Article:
Originally published 09/26/2013
The much-hyped book is under fire from film critics and film historians.
Originally published 08/07/2013
Ben Urwand has apparently done what no historian has previously been able to do: Draw not just one but many substantial links between 1930s Hollywood and the Nazi Germany regime of Adolf Hitler.Urwand's revelations were first revealed in a June issue of online monthly Tablet. According to The New York Times, "that the German government meddled in the film industry during Hollywood's so-called golden age has long been known to film historians ... But Mr. Urwand, 35, offers the most stinging take by far, drawing on material from German and American archives to argue that the relationship between Hollywood and the Third Reich ran much deeper — and went on much longer — than any scholar has so far suggested."...
Originally published 07/18/2013
Alexander C. Kafka is deputy managing editor of The Chronicle Review.A debate is raging over Hollywood's alleged collusion with the Nazis. At stake: the moral culpability of Jewish studio heads during cinema's golden age.The catalyst is a forthcoming book from Harvard University Press, The Collaboration: Hollywood's Pact With Hitler, by the 35-year-old historian Ben Urwand. The book is still several months from publication, but emotions are running high after an early review in the online magazine Tablet, followed by an exchange of rhetorical fire in The New York Times between Urwand and Thomas Doherty, a professor of American studies at Brandeis University who this spring published his own account of the era, Hollywood and Hitler: 1933-1939 (Columbia University Press). The clash comes during a period of heightened scholarly attention to Nazi infiltration and counterinfiltration in Depression-era Los Angeles, complicating the story of Hollywood's stance toward fascism.
Originally published 06/13/2013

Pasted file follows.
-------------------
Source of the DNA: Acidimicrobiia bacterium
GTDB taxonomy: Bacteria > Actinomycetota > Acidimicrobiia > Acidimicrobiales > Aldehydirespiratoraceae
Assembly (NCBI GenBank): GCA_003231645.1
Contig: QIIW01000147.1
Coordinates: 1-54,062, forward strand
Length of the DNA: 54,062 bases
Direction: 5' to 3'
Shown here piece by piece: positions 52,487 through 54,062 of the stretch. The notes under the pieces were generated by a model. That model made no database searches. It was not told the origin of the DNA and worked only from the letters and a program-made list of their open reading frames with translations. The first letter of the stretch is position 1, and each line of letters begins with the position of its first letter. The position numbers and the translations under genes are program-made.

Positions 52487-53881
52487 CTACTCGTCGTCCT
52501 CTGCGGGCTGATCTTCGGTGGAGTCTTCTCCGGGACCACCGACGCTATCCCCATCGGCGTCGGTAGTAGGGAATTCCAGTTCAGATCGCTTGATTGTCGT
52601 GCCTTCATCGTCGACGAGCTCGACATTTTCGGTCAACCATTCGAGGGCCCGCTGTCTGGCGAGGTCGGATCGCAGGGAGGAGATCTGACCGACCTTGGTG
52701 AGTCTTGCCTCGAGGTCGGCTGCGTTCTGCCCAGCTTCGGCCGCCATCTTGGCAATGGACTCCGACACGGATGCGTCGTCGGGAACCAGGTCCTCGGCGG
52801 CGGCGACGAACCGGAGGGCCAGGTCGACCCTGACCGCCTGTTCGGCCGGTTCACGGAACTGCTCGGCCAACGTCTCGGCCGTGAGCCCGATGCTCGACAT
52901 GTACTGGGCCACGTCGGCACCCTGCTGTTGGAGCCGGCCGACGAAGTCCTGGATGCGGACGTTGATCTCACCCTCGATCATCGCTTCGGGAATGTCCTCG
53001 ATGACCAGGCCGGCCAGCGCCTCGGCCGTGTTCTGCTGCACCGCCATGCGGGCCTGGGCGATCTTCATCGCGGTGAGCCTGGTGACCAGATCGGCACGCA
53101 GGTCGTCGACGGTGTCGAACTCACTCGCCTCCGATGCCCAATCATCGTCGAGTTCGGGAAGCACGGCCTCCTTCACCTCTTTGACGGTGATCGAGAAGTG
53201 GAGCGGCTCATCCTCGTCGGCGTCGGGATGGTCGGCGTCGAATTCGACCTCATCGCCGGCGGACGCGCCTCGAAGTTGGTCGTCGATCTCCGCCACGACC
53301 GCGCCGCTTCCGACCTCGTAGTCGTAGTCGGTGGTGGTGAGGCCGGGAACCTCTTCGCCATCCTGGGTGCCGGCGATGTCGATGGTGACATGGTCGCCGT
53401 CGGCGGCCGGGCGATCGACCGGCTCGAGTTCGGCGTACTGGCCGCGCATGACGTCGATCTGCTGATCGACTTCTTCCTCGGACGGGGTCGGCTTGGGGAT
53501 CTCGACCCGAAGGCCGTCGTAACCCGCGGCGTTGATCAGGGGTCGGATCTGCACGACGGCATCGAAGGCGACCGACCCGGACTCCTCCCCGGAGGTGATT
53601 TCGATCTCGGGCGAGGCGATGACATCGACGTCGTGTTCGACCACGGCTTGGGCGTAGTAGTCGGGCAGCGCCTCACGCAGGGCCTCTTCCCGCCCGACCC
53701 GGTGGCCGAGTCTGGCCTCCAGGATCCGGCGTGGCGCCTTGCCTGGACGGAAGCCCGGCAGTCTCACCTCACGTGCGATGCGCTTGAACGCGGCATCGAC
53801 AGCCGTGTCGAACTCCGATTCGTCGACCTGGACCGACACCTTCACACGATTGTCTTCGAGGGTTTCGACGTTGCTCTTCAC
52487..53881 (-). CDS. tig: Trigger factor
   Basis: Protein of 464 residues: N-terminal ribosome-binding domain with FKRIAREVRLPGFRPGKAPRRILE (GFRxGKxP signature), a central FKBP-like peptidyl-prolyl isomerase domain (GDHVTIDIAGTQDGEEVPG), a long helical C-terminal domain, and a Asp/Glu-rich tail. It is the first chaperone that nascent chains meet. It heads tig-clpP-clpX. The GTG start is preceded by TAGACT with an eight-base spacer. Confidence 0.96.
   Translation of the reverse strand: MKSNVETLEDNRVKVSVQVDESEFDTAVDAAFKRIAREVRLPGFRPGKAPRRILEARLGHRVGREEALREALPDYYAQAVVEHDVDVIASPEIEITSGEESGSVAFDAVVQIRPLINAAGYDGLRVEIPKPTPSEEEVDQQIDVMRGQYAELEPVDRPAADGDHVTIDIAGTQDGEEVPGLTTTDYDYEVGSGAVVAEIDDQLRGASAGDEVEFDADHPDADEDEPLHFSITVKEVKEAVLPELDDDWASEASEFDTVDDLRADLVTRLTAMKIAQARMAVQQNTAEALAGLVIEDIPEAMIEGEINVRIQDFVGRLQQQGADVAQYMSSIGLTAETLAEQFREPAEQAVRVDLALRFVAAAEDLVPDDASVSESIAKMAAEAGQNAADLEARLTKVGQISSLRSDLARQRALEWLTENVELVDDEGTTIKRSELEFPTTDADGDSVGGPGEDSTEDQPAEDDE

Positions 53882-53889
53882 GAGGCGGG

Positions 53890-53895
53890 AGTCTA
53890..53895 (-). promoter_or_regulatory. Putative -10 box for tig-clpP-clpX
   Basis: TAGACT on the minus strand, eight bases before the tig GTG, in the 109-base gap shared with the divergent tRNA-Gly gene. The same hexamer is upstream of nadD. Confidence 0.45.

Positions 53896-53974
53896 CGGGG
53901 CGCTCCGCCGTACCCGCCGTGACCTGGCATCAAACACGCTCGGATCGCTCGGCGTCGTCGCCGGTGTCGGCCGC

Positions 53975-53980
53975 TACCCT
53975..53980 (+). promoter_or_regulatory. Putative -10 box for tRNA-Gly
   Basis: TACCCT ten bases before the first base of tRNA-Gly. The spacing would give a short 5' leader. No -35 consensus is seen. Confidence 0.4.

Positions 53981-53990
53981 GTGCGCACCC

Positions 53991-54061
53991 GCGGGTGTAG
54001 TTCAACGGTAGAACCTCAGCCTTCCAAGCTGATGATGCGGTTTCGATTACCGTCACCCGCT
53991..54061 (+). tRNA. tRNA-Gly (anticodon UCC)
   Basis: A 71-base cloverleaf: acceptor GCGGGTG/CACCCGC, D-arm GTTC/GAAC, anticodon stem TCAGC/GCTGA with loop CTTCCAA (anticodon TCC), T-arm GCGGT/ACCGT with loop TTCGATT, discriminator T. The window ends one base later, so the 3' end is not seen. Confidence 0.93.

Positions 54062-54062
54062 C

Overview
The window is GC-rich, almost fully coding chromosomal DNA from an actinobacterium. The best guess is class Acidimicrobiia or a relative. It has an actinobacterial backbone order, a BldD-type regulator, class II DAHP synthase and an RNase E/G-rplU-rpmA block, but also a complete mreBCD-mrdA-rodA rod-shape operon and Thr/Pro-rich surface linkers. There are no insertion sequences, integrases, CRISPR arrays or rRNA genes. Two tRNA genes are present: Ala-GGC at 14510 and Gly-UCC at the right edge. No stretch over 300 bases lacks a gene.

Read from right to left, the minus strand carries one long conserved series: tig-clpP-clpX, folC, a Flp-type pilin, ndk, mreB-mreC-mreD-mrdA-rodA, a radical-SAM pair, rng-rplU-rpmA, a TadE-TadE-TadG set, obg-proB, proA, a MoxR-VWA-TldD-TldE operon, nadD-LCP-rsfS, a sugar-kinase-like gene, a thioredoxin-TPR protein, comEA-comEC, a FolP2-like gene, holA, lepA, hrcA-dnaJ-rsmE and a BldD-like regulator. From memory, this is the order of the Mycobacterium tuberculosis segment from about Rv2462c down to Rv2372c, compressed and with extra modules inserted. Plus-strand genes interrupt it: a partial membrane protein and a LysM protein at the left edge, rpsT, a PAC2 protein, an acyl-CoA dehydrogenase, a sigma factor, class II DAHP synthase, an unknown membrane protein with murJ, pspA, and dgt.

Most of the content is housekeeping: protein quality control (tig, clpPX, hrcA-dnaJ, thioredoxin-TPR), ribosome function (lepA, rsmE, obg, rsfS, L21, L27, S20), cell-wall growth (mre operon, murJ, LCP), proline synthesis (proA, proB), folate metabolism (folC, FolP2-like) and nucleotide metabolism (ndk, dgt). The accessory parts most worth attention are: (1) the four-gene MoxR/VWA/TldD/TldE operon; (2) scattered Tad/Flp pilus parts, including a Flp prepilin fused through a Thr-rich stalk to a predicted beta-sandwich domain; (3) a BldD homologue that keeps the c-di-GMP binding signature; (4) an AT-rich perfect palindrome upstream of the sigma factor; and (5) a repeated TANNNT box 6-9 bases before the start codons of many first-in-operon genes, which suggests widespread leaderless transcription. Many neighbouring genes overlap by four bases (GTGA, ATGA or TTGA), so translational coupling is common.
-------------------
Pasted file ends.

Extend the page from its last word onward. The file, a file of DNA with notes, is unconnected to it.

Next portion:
Adolf Hitler loved American movies. Every night at about 9:00, after the Führer had tired out his listeners with his hours-long monologues, he would lead his dinner guests to his private screening room. The lights would go down, and Hitler would fall silent, probably for the first time that day. He laughed heartily at his favorites Laurel and Hardy and Mickey Mouse, and he adored Greta Garbo: Camille brought tears to the Führer’s eyes. Tarzan, on the other hand, he thought was silly.As it turns out, Hitler’s love for American movies was reciprocated by Hollywood. A forthcoming book by the young historian Ben Urwand, to be published by Harvard University Press in October, presents explosive new evidence about the shocking extent of the partnership between the Nazis and major Hollywood producers. Urwand, a former indie rock musician and currently a member of Harvard’s prestigious Society of Fellows, takes the subject personally: His parents were Jewish refugees from Egypt and Hungary. Digging through archives in Berlin and Washington, D.C., he has unearthed proof that Hollywood worked together with the Nazis much more closely than we ever imagined.
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